Caribbean cruising has gone exotic. No longer are Caribbean
itineraries relegated to lovely but crowded islands like St.
Exotic Caribbean itineraries are proliferating in the Western
Caribbean region, especially now with the increasing number of
ships homeporting in the Gulf of Mexico.
Longtime favorites like Cozumel are being joined by new Mexican
Caribbean ports such as Progreso, near Merida, and emerging ports
in Central America.
In September, Carnival Cruise Lines will launch a new type of
seven-day cruise from Galveston aboard the Elation.
The advent of this itinerary from Texas marks the first time
Carnival has brought its weeklong “Exotic Caribbean” product west
of the Mississippi. Previously, the line had offered these cruises
exclusively from Florida, beginning with the Carnival Spirit in
By making the move westward, the company has seven ships
deployed at one time or another on “Exotic Caribbean” itineraries
Of these, four are new for this year, including one aboard the
The reasoning behind this expansion is simple, according to
Vicki Freed, senior vice president of sales and marketing for
“I think consumers are looking for new destinations,” she
“People who have gone to St. Thomas year after year say, ‘I love
cruising but I’m looking for something different.’ ”
Besides repeat passengers, the exotic nature of these cruises
can be a strong selling point for converting potential first-time
cruisers, especially people who traditionally take their vacations
at land-based resorts, Freed suggested. The agents can talk to the
land-based vacationer and suggest they try something different this
year, she said. “They can say, ‘I have this fabulous cruise
vacation that can take you to the most interesting ports of call.’
Norwegian Cruise Line is another company that is focused on new
destinations in the Caribbean. NCL was one of the first mainstream
cruise lines to feature a call in Roatan, Honduras (see box on page
36), initially on “Texaribbean” cruises out of Galveston, which
began in 1997 on the Norwegian Star.
For 2003, NCL has expanded its exotic Caribbean program from one
ship to three sailing from Miami, New Orleans, and Houston.
The proliferation of Caribbean cruises billed as exotic is a
natural growth for the region, agreed Andy Stuart, NCL’s senior
vice president of marketing and sales.
“I think there’s a very large market of people who have done the
more traditional Western and Eastern Caribbean and are looking for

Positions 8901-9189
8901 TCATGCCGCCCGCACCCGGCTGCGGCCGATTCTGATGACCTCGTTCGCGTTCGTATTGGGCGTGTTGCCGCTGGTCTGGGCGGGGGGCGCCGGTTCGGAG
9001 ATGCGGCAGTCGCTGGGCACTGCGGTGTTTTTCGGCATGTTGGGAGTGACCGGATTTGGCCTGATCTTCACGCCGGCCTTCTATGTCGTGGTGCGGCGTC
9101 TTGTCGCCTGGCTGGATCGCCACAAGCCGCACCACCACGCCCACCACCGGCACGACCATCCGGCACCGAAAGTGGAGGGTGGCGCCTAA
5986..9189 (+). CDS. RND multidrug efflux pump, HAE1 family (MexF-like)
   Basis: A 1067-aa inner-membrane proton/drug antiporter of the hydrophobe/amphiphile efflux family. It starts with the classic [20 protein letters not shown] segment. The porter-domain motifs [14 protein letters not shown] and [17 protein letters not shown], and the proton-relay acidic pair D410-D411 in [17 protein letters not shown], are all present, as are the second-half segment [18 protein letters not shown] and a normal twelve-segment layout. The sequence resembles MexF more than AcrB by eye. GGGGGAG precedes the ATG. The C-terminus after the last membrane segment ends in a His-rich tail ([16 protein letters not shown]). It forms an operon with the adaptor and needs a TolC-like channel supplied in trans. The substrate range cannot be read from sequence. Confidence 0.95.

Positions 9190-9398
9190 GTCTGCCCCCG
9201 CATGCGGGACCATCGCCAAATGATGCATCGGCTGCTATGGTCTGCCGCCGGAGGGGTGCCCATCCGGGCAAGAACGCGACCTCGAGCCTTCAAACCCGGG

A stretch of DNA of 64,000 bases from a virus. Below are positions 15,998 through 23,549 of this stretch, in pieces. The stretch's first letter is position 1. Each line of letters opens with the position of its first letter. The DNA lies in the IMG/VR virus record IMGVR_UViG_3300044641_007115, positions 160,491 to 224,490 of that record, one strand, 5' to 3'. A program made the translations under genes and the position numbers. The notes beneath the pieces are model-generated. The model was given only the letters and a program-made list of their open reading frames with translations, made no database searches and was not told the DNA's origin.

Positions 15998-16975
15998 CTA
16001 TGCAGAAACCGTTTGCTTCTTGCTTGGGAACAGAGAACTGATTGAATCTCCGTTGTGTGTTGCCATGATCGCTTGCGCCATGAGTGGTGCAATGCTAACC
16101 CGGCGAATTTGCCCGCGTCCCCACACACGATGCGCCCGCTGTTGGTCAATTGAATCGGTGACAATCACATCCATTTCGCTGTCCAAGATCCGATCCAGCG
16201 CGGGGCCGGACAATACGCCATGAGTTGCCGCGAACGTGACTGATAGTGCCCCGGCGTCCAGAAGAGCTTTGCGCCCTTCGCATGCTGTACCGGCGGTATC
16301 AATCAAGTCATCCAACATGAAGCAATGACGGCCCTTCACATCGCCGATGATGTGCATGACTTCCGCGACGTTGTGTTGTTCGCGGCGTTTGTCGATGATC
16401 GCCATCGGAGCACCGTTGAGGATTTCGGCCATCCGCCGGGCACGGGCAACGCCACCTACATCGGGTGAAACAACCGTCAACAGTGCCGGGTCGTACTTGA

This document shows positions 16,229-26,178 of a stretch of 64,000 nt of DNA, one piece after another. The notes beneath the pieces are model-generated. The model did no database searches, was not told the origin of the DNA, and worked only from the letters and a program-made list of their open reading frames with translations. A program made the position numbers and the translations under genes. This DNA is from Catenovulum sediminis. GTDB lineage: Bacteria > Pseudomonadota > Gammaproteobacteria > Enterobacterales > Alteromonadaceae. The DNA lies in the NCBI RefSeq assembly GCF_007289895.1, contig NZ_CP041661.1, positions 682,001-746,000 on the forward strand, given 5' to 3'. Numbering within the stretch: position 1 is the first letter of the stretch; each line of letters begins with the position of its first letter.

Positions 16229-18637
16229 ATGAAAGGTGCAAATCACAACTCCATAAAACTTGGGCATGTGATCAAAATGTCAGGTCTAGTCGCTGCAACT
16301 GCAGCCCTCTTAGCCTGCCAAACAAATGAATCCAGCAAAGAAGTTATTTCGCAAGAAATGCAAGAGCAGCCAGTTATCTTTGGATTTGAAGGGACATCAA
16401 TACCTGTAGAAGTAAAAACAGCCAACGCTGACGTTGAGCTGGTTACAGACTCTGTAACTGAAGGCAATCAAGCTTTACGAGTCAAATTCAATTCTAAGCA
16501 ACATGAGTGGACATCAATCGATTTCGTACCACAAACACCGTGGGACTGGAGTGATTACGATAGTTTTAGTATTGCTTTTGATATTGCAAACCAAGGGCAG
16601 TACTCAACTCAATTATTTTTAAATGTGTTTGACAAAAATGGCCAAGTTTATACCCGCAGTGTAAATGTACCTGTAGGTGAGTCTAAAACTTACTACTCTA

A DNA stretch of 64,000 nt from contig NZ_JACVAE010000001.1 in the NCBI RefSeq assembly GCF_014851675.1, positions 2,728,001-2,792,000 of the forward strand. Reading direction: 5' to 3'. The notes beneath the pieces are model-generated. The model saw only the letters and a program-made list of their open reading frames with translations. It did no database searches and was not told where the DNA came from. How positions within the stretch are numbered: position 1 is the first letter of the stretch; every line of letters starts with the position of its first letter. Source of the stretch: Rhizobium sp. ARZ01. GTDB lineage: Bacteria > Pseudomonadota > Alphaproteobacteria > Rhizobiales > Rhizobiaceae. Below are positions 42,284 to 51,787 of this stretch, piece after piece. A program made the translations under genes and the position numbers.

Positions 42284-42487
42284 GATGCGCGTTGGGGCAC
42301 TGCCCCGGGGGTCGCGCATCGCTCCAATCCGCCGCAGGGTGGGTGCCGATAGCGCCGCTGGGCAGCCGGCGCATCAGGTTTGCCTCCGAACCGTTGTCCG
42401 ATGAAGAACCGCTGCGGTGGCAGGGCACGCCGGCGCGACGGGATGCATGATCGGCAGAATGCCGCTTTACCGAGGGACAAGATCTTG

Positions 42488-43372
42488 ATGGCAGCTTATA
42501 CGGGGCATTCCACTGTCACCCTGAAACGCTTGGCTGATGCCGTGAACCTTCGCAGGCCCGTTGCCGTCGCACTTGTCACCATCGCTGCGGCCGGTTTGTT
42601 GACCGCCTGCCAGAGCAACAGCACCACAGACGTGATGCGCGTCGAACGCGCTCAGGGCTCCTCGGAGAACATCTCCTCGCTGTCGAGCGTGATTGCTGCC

something new,” he said.
“And there’s a big first-time market that is looking for
something exotic in a vacation. So it appeals to both past cruisers
and first-timers. It’s another choice, and the market needed
another choice in the Caribbean.”
Stuart encouraged agents to present exotic itineraries as an
exciting alternative for Caribbean-bound clients.
“We’re getting great passenger feedback. The passengers
definitely like it,” he noted, which is why agents should have
confidence in the product.
“Start to offer it as a real option,” Stuart advised.
“In our minds there are two types of Western Caribbean
itineraries traditional and exotic and we’d love travel agents to
be out there selling the two different types.”
Royal Caribbean Inter- national sees a strategic advantage to
offering exotic Caribbean ports, which allows the Caribbean to grow
without becoming old hat, according to Lisa Lutoff-Perlo, associate
vice president of product marketing. “As an industry, we are always
looking for new places to take our guests,” she said. “There are
lots of ships out there going to ports we have been calling at for
years. As these ports get more crowded, we look for options,” she
explained. Ports like Progreso, Roatan, Belize and Limon provide
just that avenue, she continued.
“These are unspoiled and new,” she said, “and they provide a
great experience for something different.”
By positioning its ships in Galveston and New Orleans, Royal
Caribbean hopes to make Caribbean cruising accessible to passengers
nationwide especially those originating in the West.
“It’s a midpoint for people from the West who want to take a
Caribbean cruise,” she said, adding that the company intends to
become more aggressive in promoting these home ports and
“We’re in these places for the long-term,” she noted. “The West
Coast has become a very important market for us.”
So by positioning ships on the Gulf Coast, Royal Caribbean is
sending a message to agents and their clients, she said.
“We want you to cruise in the Caribbean and you don’t have to
fly to Miami.”